65, Beaufort, S.C.
for the South Carolina Coastal
Worked for a tele-
communications company for
33 years, the last 16 as a Wash-
ington lobbyist. Then he retired
to South Carolina to relax and
enjoy nature. Seven years after
retiring, he found his encore
job—advocating for conserva-
“I think we all need
to do more with conservation.”
Besides, “it’s fun.”
Boomers are the most self-centered, self-seeking,
self-interested, self-absorbed, self-indulgent, self-
aggrandizing generation in American history,” Be-
gala wrote in
in 2000. “At nearly every criti-
cal juncture, they have preferred the present to the
future; they’ve put themselves ahead of their parents,
ahead of their country, ahead of their children—ahead
of our future.”
Begala, who will turn 50 this year, is hardly alone in
calling out boomers. From the “greatest generation”
to “millennials,” few besides boomers stick up for the
77 million Americans born between 1946 and 1964.
Boomers get the blame for everything from disco to
the stock market collapse, from global warming to
Boomers are a large and diverse group, so it’s hard
to generalize, but let’s just stipulate that they haven’t
embraced civic engagement the way they have Botox
The past doesn’t predict the future, of course. As
the first wave of boomers hits 65 this year, they have,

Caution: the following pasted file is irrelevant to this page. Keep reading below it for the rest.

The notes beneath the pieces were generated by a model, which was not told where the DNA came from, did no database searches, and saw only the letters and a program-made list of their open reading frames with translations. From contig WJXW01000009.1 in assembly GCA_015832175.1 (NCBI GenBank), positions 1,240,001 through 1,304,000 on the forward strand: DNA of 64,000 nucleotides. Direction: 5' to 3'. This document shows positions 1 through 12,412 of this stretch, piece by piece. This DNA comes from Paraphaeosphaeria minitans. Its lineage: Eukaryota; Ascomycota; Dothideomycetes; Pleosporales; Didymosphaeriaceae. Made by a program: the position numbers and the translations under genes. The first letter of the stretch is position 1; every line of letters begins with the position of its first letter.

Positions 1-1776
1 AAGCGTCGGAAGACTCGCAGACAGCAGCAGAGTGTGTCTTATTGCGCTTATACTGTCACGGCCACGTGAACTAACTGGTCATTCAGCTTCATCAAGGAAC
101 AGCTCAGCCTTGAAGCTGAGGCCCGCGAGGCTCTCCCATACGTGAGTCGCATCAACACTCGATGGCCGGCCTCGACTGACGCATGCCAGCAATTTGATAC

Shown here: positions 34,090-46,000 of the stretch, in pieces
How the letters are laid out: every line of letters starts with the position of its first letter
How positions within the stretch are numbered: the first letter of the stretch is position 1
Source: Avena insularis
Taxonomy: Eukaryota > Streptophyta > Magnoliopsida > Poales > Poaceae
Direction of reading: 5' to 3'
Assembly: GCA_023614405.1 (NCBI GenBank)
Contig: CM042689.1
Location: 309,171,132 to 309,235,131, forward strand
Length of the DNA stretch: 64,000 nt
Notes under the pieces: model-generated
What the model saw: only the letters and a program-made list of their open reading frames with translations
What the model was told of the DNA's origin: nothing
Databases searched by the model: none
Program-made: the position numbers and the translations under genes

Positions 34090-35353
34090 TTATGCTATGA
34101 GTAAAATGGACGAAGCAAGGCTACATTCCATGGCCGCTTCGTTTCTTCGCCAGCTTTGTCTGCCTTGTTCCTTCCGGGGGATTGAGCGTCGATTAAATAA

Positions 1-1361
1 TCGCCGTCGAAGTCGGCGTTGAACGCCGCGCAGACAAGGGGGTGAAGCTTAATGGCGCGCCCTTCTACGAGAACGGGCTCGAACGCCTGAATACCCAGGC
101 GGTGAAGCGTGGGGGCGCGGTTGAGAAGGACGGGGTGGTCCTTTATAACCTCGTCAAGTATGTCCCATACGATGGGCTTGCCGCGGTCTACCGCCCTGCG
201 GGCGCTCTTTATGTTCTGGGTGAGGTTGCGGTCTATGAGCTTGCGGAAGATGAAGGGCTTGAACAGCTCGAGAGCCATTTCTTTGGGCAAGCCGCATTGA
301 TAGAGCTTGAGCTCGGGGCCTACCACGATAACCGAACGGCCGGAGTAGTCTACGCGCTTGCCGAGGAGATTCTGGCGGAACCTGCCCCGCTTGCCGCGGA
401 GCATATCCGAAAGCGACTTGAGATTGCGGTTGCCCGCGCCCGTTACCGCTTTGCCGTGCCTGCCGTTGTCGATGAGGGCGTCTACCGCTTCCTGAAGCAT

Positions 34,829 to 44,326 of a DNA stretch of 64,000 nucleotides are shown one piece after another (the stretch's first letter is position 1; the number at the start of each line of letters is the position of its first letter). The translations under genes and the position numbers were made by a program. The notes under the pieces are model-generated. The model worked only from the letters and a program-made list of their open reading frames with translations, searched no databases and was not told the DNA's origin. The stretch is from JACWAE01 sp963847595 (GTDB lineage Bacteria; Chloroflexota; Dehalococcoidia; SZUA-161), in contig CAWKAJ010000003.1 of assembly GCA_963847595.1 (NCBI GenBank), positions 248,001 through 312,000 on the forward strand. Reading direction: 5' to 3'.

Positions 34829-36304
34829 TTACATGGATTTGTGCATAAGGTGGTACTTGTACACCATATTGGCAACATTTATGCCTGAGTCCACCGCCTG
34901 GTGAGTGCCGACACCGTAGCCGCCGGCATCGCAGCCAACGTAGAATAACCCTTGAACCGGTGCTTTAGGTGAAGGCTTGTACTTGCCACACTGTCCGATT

in the words of Bruce Springsteen, “one last chance
to make it real.” Or maybe even more than one.
Someone turning 65 this year can expect to live to 83,
and many will see their 90s. Boomers still have time to
reclaim their idealism and redeem themselves in their
own eyes and perhaps the eyes of the world.
Make a difference
Get out there and volunteer.
Whatever your interest, there’s an organization eager
for your help. Even better, nonprofits are changing the
way they operate to appeal more to boomers.
“If you have a passion, we have a purpose and a
program for you,” said Erwin Tan, M.D., director of
Senior Corps, a program of the federal Corporation
for National and Community Service. Senior Corps
recently lowered its age from 60 to 55 to draw more
boomers as senior companions, who help older adults
with shopping visits and medical appointments; as
foster grandparents who mentor youth; and as volun-
teers at Coming of Age, which supports social service
programs and conducts workshops on job and volun-
“Boomers are the healthiest, best-educated genera-
tion to transition through middle age to retirement,”
There’s an added appeal to self-interest.
The Edward M. Kennedy Serve America
Act expands opportunities for boomers to
participate in AmeriCorps and provides
a scholarship benefit that can be used by
the volunteer or given to a child or grand-
child. AARP also launched Create The-
Good.org to facilitate volunteering.
Coming of Age used to be called the
Retired Senior Volunteer Program. Me-
gan McCarthy, who ran RSVP in San
Francisco, said every word—retired, se-
nior and volunteer—turned o; boomers.
They weren’t volunteering.
“We’re seeing a change in the conversa-
tion about retirement,” said Andrea Tay-
lor, director of training for Temple Uni-
versity’s Intergenerational Center, which
includes the Coming of Age program.
Taylor, now 64, said she plans to con-
tinue working. “We all do!” she declared
with a laugh.
Find an encore
sonal or economic—not infrequently up-
end our work, but boomers increasingly
find rewarding second acts. “Encore ca-
PETER FRANK EDWARDS/REDUX
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